5 Things That Successful Wellness Practitioners Always Do
In the past year that I've been running the software side of Holisticism, I've gotten to work very closely with some of the best wellness facilitators and practitioners in the biz.
I'm not that different than you, Dear Reader. I scroll through Instagram, I listen to podcasts, I have my finger on the pulse of what's happening in the wellness universe. Hell, I even made it my job!
And I thought I had an idea of what the most "successful" wellness practitioners did in their businesses.
I totally assumed I knew how much money they were making. (Lots)
How many clients they had. (Hundreds)
How they ran the insides of their businesses. (Like clockwork, with a giant team)
Man, I love being wrong.
When I got a behind the scenes look at what worked (and what decidedly did NOT work) for successful practitioners, I was delightedly blown away.
Here's what I found.
1. They know their time is valuable — so they don't waste it
Across the board, the most exceptional practitioners I know understand that their time is precious. As such, they don't waste those potent moments on things that don't have a high output attached to them. So, if they invest an hour into something like Instagram, it needs to reap beaucoup benefits.
This results in two great habits that anyone can learn from: killing your darlings and outsourcing.
Killing your darlings is the process of auditing everything in your work that requires your energy and time. Write out everything you do in a week — how do you spend your days? what do you do in order to keep your business going? what do you continue to do because you feel as if your business needs it?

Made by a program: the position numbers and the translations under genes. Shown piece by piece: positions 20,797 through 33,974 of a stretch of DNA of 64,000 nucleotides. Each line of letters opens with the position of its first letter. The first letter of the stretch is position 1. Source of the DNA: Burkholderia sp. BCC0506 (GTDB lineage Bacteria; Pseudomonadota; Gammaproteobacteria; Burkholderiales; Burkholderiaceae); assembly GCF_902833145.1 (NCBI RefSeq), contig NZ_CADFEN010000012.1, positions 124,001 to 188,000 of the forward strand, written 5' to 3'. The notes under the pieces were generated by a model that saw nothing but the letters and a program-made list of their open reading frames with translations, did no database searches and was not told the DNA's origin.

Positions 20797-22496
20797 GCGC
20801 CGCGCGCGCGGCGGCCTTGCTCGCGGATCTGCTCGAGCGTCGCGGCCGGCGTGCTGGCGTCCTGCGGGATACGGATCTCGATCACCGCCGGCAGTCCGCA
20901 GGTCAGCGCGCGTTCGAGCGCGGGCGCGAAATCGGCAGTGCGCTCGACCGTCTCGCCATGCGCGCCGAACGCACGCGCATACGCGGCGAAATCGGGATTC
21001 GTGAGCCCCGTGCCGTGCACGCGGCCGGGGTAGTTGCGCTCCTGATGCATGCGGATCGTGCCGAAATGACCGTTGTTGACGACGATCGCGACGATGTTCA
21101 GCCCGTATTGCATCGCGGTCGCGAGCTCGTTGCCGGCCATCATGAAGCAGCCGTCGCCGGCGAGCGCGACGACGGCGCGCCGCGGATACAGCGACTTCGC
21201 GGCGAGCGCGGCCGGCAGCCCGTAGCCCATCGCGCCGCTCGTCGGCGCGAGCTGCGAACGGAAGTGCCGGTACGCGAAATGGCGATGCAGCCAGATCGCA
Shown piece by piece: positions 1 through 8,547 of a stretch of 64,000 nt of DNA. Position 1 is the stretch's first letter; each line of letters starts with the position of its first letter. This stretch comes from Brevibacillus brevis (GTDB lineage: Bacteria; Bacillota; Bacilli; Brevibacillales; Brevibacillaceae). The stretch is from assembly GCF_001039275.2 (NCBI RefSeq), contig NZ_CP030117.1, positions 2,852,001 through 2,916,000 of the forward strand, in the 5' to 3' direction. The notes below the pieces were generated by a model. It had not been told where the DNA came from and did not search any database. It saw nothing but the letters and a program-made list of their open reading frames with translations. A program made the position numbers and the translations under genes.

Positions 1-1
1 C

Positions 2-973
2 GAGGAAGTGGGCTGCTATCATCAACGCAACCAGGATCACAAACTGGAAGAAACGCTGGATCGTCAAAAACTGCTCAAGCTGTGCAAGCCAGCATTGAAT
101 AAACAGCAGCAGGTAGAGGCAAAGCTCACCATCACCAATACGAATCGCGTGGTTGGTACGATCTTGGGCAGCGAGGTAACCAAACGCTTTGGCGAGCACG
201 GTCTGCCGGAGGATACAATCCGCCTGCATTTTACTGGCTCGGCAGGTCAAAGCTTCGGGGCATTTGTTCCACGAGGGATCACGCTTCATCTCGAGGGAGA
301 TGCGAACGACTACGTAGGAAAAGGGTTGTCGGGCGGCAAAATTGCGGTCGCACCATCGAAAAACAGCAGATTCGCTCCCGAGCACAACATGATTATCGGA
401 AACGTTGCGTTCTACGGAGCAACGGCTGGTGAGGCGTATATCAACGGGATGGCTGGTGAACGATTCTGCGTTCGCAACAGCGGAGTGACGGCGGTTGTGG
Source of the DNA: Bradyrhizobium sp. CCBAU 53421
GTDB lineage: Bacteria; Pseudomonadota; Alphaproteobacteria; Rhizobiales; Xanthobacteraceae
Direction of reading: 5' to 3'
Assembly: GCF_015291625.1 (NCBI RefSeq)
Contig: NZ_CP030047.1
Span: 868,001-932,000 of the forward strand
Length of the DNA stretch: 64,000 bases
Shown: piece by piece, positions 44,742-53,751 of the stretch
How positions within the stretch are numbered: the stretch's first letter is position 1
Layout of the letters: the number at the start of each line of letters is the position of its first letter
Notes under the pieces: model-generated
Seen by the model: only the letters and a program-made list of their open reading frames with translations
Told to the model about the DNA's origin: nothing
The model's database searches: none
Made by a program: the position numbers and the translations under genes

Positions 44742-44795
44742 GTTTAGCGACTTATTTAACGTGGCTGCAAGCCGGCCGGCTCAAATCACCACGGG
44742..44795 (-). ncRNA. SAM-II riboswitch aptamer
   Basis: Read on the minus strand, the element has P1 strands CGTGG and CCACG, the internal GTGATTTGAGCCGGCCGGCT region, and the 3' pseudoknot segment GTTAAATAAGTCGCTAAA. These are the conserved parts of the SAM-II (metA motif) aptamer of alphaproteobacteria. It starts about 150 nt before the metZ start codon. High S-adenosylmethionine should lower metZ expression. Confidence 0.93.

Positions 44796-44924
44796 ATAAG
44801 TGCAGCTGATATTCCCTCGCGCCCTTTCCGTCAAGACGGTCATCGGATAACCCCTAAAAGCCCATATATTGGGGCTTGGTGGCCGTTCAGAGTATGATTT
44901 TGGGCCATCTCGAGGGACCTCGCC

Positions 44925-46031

Now take a look at that list. Chances are, half of it is stuff that isn't getting you new clients or making you a better practitioner. It could be that your list is full of things that you enjoy, like making a weekly video or doing in-person events, but those things don't do much in terms of moving the needle. So, you've gotta stop doing them. Kill your darlings. Be ruthless because your time is valuable. And right now, the way you're spending your time is blocking you from stepping into the powerful practitioner you're supposed to be.
If you feel must continue with a certain task — maybe it's writing a weekly newsletter or blog post, or maybe it's posting on social media — and it isn't worth your time, you can outsource it.
The best practitioners also outsource their research and learning process. When they really want to learn something, they fucking sit down and learn it from an expert. Instead of spending hours pouring over Google, listening to endless podcasts, and running expensive, impotent 'experiments' on their own, thoughtful practitioners go straight to the source for the best information ... even if it means it costs a little more money upfront.
You can always make back money — but you can't get your time back.
And the longer you spend putzing around on the internet trying to learn something (and maybe succeeding, but also perhaps not) the more time you're spending not getting the results you wanted.
2. They're honest - they don't lie about the number of clients they have, create a false sense of urgency, or withhold their prices in a skeevy way.
This one is important. The most successful practitioners — i.e., the ones who book the highest number of clients and/or make the most money — do not lie about how busy they are.